Charlie Munger is the partner of Warren Buffett and the Vice Chairman of Berkshire Hathaway. Munger is often credited for changing Buffett's investment approach right from buying cheap stocks trading at very low valuations to buying quality stocks trading at fair valuations. He is widely known for his superior thinking skills. In this article, we delve into some of the points that he discussed in his 1995 speech on the psychology of human misjudgment at Harvard Law School (https://bit.ly/3cUPHJQ).
Power of incentives
Incentives are a powerful tool to understand the outcomes of the situation. Describing its importance, Munger says, "Well, I think I've been in the top 5 per cent of my age cohort all my life in understanding the power of incentives and all my life I've underestimated it." Our visits to banks are an illustration of wrong incentives wherein relationship managers at banks are paid based on how much financial products they are able to sell. But this leads to mis-selling.
Staying in denial
The inability to face reality and remain in denial could do great damage to us. Munger describes why we do it, "The reality is too painful to bear, so you just distort it until it's bearable." After a fall of more than 50 per cent, we still cling to our stocks even when corporate governance issues are right in front of us.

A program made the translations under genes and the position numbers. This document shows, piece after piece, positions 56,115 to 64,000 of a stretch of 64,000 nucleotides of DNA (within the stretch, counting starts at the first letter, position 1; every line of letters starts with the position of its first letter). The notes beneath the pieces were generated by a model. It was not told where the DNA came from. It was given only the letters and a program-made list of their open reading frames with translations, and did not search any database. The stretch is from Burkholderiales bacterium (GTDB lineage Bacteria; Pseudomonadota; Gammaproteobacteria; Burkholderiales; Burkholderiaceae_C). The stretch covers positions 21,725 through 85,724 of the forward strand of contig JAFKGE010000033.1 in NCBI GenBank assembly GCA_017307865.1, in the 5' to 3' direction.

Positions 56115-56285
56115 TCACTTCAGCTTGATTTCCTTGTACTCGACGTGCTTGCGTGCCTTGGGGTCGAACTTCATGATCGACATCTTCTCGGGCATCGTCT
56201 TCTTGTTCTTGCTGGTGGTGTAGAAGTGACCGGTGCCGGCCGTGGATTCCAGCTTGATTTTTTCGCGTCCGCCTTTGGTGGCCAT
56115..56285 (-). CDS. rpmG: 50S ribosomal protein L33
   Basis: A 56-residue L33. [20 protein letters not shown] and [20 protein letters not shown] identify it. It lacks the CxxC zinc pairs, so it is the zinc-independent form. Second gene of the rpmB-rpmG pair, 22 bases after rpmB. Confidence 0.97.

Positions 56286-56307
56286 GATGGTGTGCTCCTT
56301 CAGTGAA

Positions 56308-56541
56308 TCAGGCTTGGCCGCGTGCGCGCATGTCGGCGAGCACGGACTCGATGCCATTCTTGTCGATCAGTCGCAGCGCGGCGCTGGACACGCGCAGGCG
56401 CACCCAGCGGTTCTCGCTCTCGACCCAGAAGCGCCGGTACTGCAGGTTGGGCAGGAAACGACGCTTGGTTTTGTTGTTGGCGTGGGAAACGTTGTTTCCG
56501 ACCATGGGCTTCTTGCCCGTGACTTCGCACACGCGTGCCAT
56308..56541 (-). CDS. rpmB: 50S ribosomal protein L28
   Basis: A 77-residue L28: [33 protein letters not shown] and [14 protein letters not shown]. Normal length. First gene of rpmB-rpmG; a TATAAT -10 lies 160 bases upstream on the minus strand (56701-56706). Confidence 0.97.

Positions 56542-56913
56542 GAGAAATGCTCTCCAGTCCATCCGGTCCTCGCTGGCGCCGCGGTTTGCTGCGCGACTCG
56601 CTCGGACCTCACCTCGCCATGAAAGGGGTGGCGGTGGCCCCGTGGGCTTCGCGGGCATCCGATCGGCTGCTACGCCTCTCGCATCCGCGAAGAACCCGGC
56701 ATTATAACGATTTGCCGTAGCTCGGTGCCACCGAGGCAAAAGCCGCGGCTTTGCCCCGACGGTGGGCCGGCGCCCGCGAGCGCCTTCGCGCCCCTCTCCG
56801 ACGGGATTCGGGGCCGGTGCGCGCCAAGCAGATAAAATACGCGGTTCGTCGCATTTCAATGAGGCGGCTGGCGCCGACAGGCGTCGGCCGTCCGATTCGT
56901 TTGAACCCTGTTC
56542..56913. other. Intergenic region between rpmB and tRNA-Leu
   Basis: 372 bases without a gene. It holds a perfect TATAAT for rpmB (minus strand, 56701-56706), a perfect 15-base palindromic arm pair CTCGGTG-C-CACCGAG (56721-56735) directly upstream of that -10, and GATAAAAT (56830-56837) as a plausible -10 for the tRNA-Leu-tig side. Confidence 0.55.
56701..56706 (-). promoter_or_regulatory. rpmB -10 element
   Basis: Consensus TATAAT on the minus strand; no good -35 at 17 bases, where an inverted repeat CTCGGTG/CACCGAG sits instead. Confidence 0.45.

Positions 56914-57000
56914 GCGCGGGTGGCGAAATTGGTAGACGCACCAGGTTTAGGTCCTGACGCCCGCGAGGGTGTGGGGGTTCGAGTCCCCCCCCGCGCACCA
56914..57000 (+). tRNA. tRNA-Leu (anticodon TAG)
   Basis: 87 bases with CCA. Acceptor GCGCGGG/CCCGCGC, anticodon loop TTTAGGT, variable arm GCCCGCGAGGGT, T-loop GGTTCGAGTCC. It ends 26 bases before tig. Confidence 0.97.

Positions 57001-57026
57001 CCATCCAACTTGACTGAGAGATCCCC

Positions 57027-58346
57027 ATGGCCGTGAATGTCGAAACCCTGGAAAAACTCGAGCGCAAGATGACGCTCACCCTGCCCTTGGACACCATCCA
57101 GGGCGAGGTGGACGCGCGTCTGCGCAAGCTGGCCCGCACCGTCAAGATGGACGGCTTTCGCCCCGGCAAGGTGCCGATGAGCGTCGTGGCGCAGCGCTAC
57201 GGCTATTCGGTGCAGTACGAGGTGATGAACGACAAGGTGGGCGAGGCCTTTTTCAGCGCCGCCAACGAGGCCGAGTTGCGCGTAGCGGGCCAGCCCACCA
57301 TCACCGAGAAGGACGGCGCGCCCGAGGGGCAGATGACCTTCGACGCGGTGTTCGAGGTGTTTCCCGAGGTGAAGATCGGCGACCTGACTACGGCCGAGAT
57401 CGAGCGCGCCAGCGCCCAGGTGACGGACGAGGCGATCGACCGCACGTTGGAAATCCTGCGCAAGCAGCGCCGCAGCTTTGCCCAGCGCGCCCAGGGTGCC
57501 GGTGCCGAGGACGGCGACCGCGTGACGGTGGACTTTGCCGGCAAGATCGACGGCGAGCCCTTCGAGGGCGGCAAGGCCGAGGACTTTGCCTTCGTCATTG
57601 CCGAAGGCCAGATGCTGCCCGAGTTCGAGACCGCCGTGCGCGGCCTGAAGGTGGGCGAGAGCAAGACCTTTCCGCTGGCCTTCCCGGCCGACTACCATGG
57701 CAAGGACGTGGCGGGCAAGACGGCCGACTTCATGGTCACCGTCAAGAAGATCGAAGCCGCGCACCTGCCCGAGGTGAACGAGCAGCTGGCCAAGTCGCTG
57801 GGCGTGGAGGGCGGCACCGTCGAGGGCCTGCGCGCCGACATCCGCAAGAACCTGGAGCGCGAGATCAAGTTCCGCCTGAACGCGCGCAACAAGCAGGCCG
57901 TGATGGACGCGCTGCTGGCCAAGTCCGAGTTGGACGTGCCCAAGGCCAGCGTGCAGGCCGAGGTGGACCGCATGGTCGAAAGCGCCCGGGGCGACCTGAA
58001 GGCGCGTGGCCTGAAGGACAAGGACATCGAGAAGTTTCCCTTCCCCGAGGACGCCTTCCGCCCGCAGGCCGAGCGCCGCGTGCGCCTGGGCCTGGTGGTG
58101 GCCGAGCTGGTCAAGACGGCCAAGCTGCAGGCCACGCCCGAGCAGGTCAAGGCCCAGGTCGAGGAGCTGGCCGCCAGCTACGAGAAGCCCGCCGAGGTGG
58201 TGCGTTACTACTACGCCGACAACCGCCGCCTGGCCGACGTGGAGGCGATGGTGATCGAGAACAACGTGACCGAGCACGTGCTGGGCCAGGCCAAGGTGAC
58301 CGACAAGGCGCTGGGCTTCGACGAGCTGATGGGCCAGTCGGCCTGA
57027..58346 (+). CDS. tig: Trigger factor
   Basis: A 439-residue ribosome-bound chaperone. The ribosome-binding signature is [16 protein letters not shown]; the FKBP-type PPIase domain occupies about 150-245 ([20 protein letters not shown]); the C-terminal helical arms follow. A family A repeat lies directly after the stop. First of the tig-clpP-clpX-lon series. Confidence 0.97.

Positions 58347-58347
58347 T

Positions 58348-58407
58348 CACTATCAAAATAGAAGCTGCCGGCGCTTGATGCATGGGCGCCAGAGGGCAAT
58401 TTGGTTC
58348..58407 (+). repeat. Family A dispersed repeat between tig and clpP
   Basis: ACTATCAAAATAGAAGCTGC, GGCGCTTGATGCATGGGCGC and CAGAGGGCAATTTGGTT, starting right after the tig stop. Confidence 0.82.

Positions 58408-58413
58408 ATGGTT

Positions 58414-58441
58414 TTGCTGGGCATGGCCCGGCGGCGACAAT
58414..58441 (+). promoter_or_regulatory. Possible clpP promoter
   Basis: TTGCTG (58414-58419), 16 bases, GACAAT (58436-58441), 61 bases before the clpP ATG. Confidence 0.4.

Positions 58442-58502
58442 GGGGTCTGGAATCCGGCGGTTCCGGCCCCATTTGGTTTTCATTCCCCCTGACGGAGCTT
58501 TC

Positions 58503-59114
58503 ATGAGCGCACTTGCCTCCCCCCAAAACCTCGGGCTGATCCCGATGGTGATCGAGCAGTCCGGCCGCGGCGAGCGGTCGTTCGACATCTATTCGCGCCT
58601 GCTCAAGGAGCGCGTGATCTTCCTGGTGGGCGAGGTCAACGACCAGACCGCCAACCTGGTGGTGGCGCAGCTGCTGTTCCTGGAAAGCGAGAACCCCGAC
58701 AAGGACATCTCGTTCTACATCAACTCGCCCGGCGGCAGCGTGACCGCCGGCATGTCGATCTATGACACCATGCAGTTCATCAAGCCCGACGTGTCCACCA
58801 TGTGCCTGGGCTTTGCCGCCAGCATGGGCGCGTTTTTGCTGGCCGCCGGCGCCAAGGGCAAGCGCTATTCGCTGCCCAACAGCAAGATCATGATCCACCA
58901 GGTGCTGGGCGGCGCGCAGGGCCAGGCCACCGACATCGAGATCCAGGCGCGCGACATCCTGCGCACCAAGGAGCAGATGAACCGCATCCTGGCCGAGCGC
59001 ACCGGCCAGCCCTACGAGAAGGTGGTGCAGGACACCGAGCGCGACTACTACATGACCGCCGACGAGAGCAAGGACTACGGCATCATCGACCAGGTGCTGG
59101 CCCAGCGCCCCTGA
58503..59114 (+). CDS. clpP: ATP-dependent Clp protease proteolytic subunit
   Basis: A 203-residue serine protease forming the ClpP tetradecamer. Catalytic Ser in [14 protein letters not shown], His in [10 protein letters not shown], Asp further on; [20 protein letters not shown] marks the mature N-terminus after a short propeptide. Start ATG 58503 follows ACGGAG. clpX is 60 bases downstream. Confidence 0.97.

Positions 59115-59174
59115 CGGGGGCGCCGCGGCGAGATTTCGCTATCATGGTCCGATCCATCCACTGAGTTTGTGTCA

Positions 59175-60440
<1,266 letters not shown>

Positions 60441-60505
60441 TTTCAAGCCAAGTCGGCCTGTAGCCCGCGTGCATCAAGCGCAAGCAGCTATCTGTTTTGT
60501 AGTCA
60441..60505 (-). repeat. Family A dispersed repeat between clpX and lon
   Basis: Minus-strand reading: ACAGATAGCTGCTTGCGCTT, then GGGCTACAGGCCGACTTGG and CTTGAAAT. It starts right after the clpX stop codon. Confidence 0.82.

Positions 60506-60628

Changing one's point of view
As humans, we tend to reach a conclusion and stick to it even when new information emerges and contradicts it. Munger gives a vivid example, "The human mind is a lot like the human egg and the human egg has a shut-off device. When one sperm gets in, it shuts down so the next one can't get in. The human mind has a big tendency of the same sort." Consistently updating your investment thesis with new information can help you become better investors.
Your association matters
No matter whether it's a company, a brand or a person, we all want to be associated with good things. Munger explains, "I'd say 3/4th of advertising works on pure Pavlov. Think how association, pure association, works. Take Coca-Cola company (we're the biggest shareholder). They want to be associated with every wonderful image." Probably, that's the reason the last Maggi ad is associated with instant noodles, Bournvita with motherhood and Coke with happiness.
Invest through rationality and envy
Envying others is one of the most damaging biases that can cause irrational thinking. Munger describes Buffett on envy, "I've heard Warren say a half a dozen times, it's not greed that drives the world, but envy." Isn't it the envy of profits made by friends/colleagues through trading activities that make us forget the basics of our own value investing?
Going beyond what's available
Suppose you invest in a company and thereafter, it takes steps that go against minority shareholders' interest. On asking, the management regrets the happening and insists it won't happen again. Based on this much information, would you still stay invested? If you were Munger, then you would not. He believes, "Well in the history of the See's Candy Company they always say, 'I never did it before and I'm never going to do it again.' And we cashier (fire) them. It would be evil not to because terrible behaviour spreads."